Daily rituals. Self-care needn’t be something extra added to your day, turn everyday actions into a soothing ritual. Think about the things you are already doing and bring to them presence and tenderness - take a mindful shower, noticing the scent, the warmth, feeling cleansed and relaxed by the water dropping from your shoulders. You can give the same attention to how you apply your moisturiser and make up, the way you eat, or even how you talk to yourself.

Healthy habits. If you keep forgetting about self-care, try ‘piggybacking’. Identify things that naturally happen in everyday life and piggyback it with something soothing. It can as simple as a tenderly massaging in some hand balm after a trip to the loo. It could be a single yoga pose while the kettle boils. When you’re driving and reach a red light or if you’ve just hit ‘send’ on an email, enjoy a few relaxed breaths. Feel the expansion of your inbreath and surrender to the release of your outbreath, softening your jaw and dropping your shoulders.

Mindful chill out. Rather than frittering away precious downtime with a brain fade in front of the telly or scrolling on social media, take a moment to check in with how you’re feeling and actively choose something that genuinely meets your needs.

Make an appointment with you. We all know how much better we feel when we give ourselves the gift of time. It doesn’t happen on its own, so give your wellbeing the priority it deserves and carve out time by scheduling it in. We can all find 45 mins to nourish our mental wellbeing in our week. Modern life is so full on and fast paced that we need that time and space to unplug and unwind. Little moments through our day keep us ticking over but taking longer periods of time for self-care allows us to properly decompress and return to our day with much greater energy, optimism and clarity.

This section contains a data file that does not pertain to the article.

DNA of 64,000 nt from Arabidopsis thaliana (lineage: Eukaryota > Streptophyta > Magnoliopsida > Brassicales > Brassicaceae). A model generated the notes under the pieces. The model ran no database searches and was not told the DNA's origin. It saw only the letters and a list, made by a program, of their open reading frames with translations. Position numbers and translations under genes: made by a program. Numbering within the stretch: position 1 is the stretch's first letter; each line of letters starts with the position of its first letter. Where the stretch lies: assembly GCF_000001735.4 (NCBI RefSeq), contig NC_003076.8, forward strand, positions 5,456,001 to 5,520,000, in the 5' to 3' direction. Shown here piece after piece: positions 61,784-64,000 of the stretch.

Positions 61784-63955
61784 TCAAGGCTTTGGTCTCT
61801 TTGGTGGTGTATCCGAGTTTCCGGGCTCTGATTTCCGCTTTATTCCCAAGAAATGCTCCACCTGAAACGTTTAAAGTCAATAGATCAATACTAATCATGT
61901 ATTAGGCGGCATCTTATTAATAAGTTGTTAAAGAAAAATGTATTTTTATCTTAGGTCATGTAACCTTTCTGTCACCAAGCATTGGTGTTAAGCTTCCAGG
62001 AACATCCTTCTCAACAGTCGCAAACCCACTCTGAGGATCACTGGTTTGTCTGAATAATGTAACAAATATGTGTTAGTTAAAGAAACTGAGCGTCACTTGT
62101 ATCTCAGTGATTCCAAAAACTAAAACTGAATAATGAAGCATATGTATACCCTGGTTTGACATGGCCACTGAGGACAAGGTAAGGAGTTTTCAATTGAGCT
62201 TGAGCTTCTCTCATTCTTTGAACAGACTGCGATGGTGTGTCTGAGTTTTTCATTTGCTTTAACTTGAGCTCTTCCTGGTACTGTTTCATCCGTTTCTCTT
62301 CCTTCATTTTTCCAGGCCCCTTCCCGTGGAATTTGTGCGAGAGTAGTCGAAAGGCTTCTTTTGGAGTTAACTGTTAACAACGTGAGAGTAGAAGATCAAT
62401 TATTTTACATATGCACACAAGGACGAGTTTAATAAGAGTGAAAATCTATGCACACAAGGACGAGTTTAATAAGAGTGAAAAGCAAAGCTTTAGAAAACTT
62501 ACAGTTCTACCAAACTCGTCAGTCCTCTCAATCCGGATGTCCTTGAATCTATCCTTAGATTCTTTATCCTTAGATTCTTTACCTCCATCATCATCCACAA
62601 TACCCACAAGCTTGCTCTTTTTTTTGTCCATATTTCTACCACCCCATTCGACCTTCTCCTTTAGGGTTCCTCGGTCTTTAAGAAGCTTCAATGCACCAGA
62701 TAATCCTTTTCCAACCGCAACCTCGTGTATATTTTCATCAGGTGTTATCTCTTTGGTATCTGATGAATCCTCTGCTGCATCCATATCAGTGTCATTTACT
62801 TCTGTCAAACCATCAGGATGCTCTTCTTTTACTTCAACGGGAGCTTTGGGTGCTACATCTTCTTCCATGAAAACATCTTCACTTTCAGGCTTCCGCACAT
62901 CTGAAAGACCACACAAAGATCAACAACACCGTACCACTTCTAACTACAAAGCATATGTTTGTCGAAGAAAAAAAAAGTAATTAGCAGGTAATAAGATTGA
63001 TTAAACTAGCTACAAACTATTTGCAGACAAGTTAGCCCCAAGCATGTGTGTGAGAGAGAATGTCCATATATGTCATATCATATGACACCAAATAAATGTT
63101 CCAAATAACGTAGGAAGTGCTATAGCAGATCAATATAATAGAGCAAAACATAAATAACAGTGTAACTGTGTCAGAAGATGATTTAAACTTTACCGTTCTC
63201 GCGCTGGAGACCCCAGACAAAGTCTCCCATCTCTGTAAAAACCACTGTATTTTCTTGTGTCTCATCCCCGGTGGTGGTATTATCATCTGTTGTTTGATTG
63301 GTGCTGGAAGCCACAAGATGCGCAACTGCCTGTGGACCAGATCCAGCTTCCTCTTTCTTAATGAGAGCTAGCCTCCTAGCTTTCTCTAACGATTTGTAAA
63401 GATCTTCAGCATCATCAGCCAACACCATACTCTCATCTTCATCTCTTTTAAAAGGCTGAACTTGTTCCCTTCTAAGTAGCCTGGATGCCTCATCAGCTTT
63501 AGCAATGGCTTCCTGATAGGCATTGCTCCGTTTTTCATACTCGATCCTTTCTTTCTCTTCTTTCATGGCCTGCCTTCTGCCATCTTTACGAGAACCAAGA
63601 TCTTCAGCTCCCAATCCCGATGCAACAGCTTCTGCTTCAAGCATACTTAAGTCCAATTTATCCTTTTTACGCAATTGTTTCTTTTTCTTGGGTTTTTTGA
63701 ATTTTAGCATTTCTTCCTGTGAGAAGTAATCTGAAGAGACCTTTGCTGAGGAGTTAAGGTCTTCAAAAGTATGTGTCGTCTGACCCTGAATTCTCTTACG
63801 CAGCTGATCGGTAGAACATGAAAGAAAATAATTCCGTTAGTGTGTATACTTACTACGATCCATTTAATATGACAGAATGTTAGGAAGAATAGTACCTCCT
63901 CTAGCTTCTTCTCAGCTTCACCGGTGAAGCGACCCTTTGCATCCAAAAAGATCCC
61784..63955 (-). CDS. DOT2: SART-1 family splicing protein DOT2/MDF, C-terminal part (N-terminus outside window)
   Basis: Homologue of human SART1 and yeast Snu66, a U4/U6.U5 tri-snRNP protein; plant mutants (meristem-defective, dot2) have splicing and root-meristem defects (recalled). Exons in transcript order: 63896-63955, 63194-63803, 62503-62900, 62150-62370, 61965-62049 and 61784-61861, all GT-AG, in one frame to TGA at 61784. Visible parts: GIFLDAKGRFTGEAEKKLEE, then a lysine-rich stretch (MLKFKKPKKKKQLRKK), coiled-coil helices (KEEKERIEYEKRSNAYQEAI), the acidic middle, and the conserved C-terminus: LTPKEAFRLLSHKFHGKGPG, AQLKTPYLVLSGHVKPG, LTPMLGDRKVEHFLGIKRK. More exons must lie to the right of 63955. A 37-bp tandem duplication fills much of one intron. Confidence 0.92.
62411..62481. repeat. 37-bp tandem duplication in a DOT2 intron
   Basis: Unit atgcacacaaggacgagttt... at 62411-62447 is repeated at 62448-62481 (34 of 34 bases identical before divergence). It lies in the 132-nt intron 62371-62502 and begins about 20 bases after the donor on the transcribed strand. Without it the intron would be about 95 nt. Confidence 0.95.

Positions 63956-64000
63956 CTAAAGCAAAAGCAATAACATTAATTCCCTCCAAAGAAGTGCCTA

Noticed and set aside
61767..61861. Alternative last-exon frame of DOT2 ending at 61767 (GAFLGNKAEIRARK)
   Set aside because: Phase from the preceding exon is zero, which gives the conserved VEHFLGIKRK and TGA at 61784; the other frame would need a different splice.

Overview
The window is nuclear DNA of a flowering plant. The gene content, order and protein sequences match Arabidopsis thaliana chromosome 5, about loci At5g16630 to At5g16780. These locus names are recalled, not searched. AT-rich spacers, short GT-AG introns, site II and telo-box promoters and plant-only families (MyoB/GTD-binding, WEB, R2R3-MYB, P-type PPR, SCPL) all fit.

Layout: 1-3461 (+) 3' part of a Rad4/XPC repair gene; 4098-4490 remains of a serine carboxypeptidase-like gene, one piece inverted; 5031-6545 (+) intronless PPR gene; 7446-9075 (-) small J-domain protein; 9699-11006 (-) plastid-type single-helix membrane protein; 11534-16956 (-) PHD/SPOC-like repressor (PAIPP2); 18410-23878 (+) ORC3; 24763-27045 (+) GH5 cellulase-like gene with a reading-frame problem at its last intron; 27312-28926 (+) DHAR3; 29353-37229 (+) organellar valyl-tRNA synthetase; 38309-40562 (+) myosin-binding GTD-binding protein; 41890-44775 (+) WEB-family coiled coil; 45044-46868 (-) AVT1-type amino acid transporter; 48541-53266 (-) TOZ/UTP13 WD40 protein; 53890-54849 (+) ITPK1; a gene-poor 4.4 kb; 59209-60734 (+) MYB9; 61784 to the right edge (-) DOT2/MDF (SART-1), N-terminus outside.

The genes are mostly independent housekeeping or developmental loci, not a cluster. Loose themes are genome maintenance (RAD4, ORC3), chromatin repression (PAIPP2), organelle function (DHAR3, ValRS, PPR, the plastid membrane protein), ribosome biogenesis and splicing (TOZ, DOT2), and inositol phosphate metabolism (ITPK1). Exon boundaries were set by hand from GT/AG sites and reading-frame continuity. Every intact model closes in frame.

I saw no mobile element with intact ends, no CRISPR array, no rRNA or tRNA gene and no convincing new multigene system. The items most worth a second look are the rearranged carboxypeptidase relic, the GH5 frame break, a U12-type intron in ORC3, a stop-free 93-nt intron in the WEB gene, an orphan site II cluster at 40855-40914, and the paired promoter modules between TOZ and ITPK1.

We hope you feel empowered with lots of fresh, accessible ideas on how to bring self-care into everyday life. Be on the lookout for those moments of calm throughout your day. Use the power of mindfulness to truly savour your nourishing practices, maximising their effectiveness, and feel stress drop from your shoulders, wherever you are.


Find out more about 

Suzy Reading

Suzy Reading


Suzy is a mother of two, a Chartered Psychologist, Yoga Teacher, and Health Coach. She specialises in self-care, helping people manage their stress, emotions, and energetic bank balance. It was her life experience of motherhood colliding with the terminal illness of her father that sparked her passion for self-care which she now teaches to her clients, young and old, to cope during periods of stress, loss and change and to boost their resilience in the face of future challenges. Suzy is on the editorial board for Motherdom Magazine, the Psychology Expert for wellbeing brand Neom Organics and is a founding member of the ‘Nourish’ app. She figure-skated her way through her childhood, growing up on the Northern Beaches of Sydney, and now makes her home in hills of Hertfordshire, UK. Her first book ‘The Self-Care Revolution’ published by Aster came out in 2017, 'Stand Tall Like a Mountain: Mindfulness & Self-Care for Children and Parents' and 'The Little Book of Self-Care’ are both hot off the press.